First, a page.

A whistleblower who sparked an investigation into alleged fraud at the Auckland Rescue Helicopter Trust said she was warned off asking questions about large advertising spending.

Julie Helson, who worked in the marketing department for Child Flight, the now defunct sister operation of the Westpac Rescue Helicopter, later carried out a secret search for financial records and handed documents to Internal Affairs, which then contacted the Serious Fraud Office at the end of 2001.

The investigation led to charges against four men - Malcolm Beattie, Stewart Thomas Romley, Wayne Porter, Peter John Pharo - who are accused of conspiracy to defraud the trust and Child Flight.

The prosecution says the group ran a pokie racket where funds from machines in pubs in which Pharo and Porter held a financial interest, were granted to the rescue services on the basis that half the money would go back to the pubs for advertising.

The pokie licences were held by the GoldTimes Charitable Trust, of which Pharo and Porter were trustees, as were members of the trusts who benefited from the grants.

The Crown says that between 1995 and 2002 GoldTimes granted $13.6 million to the two trusts, but $5.8 million of that was directed back into advertising.

Ms Helson told the High Court at Auckland that she first questioned advertising costs at a business retreat on Waiheke Island in January 2001.

"I wanted to know why in my end of year financial report it showed I had spent hundreds of thousands of dollars on advertising when I had no budget for it," she said.

"I asked if somebody could explain to me why ... it showed I had spent at least half a million in that financial year on advertising when I had no budget for advertising.

"First of all there was an uncomfortable silence ... and then I was told by Mr Beattie it was none of my concern."

Ms Helson said she later asked Romley about advertising costs and he told her it was "GoldTimes business and none of my business."

She described seeing invoices for advertising from three of five pubs in which Pharo and Porter had a financial interest: The Birdcage, The Palace Hotel and The Strand.

Ms Helson said she and a colleague, Pauleen Horan, visited the Palace pub and could find no evidence of advertising for Child Flight.

The pair requested a meeting with Beattie and again questioned advertising costs.

"Malcolm became quite angry and told us if we continued that line of questioning we'd be in very deep water."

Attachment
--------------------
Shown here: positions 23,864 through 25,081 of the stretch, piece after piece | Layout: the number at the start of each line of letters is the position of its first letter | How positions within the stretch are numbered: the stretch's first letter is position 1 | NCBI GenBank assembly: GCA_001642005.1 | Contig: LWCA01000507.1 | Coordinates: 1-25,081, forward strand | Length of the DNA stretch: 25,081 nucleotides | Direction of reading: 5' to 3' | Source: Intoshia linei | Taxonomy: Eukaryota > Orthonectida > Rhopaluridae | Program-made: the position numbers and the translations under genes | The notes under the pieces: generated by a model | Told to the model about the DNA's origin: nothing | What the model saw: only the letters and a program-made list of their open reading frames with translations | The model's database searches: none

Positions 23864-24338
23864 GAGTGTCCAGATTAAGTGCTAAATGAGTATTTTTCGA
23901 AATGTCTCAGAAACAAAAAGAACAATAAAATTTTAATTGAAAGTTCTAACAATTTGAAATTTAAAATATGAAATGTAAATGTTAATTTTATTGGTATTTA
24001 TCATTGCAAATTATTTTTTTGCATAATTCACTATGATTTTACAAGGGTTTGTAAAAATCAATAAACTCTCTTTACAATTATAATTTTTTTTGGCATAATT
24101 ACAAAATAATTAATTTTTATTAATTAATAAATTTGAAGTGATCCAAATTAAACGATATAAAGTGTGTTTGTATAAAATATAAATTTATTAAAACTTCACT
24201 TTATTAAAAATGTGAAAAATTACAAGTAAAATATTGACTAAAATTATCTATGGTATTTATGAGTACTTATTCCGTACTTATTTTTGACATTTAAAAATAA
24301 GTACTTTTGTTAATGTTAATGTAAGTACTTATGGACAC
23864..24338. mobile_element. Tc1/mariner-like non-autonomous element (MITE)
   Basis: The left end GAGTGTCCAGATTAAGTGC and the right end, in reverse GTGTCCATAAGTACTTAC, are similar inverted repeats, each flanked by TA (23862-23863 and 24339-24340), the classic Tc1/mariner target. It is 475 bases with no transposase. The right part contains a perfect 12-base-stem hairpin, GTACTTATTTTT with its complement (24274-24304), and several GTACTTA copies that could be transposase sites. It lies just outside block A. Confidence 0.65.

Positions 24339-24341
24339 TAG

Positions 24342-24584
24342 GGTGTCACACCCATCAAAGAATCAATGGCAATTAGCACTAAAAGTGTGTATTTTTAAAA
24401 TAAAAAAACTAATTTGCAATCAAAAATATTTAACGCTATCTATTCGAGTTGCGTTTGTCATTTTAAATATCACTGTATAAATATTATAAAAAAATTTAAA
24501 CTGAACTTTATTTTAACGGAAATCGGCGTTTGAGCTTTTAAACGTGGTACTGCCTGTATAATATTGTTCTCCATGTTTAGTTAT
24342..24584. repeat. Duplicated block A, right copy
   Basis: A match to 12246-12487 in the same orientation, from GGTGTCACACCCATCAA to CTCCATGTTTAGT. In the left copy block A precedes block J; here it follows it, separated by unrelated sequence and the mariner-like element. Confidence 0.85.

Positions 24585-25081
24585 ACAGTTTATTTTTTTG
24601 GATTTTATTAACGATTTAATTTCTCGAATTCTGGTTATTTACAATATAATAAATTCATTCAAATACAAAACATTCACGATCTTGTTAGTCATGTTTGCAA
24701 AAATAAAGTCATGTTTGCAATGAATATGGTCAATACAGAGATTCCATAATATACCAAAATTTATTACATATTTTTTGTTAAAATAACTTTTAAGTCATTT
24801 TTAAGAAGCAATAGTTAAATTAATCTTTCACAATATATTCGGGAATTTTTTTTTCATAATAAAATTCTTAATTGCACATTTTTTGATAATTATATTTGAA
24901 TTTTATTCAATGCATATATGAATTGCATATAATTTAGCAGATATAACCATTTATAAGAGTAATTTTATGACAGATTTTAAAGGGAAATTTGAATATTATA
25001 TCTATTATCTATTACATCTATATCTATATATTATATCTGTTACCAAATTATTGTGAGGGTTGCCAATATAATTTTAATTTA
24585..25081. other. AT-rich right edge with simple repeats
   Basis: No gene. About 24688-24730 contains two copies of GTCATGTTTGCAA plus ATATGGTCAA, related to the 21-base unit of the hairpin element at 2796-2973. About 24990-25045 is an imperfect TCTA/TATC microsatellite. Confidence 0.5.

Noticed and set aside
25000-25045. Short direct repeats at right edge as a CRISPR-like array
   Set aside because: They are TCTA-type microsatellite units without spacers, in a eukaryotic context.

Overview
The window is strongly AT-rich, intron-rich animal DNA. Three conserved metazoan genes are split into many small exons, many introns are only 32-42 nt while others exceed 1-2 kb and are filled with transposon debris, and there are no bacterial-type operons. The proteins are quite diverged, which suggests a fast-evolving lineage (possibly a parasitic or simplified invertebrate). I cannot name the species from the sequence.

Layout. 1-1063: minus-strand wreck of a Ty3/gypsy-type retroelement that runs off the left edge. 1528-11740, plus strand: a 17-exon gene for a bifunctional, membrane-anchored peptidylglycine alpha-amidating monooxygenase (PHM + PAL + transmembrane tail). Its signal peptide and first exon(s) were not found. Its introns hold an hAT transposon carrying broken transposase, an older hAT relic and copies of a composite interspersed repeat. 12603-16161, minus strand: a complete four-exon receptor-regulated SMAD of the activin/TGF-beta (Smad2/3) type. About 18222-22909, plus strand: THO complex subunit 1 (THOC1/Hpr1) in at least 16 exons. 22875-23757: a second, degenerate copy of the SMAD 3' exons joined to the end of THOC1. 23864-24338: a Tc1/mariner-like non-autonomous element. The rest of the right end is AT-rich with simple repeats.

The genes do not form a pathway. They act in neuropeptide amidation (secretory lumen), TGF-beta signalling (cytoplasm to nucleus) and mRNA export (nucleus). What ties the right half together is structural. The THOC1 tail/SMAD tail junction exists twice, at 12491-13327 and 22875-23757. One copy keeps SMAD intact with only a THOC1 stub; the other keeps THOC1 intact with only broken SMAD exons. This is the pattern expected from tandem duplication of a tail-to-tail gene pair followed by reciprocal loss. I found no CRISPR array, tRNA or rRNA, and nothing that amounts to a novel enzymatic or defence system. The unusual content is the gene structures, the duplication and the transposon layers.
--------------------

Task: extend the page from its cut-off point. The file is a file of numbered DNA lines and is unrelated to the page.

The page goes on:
Financial statements for the month of April 2001 showed income from GoldTimes at $94,800 and advertising costs of $44,680.

Ms Helson said the next monthly statement she received did not show advertising costs.

She and Ms Horan searched a storage room for invoices and financial statements and gave them to Internal Affairs in September 2001.

The court was shown an email written by Romley to general manager Scotty Watson on December 3, 2001, discussing the Internal Affairs audit.

This discussed having to meet lawyers and come up with a strategy and warned an audit would "very quickly lead to the 'advertising'."

Ms Helson said that in the same month she saw Romley taking files marked GoldTimes from his office at the helicopter trust and putting them into the boot of his car.

A lock was put on his office door after that.

Romley's lawyer Richard Earwaker asked Ms Helson why she had not mentioned a lock on the door of Romley's office until this year.

She thought she had made the comment to Internal Affairs at the time of their investigation and did not recall the trust having to move files from the building to create space.

Beattie's lawyer, John Billington, asked Ms Helson if the comment about being in "very deep water" had referred to a warning about making multiple funding applications for the same pieces of equipment.

She said it was made in response to questions about advertising costs and "we felt very threatened".

The case

Four men are accused of conspiracy to defraud the Auckland Rescue Helicopter Trust and ChildFlight Trust by diverting millions of dollars from pub gaming machine takings.

The accused

Malcolm Beattie, Wayne Porter, Peter John Pharo, Stewart Thomas Romley, all of whom had roles in the GoldTimes Trust, which distributed grants to the Helicopter and ChildFlight trusts.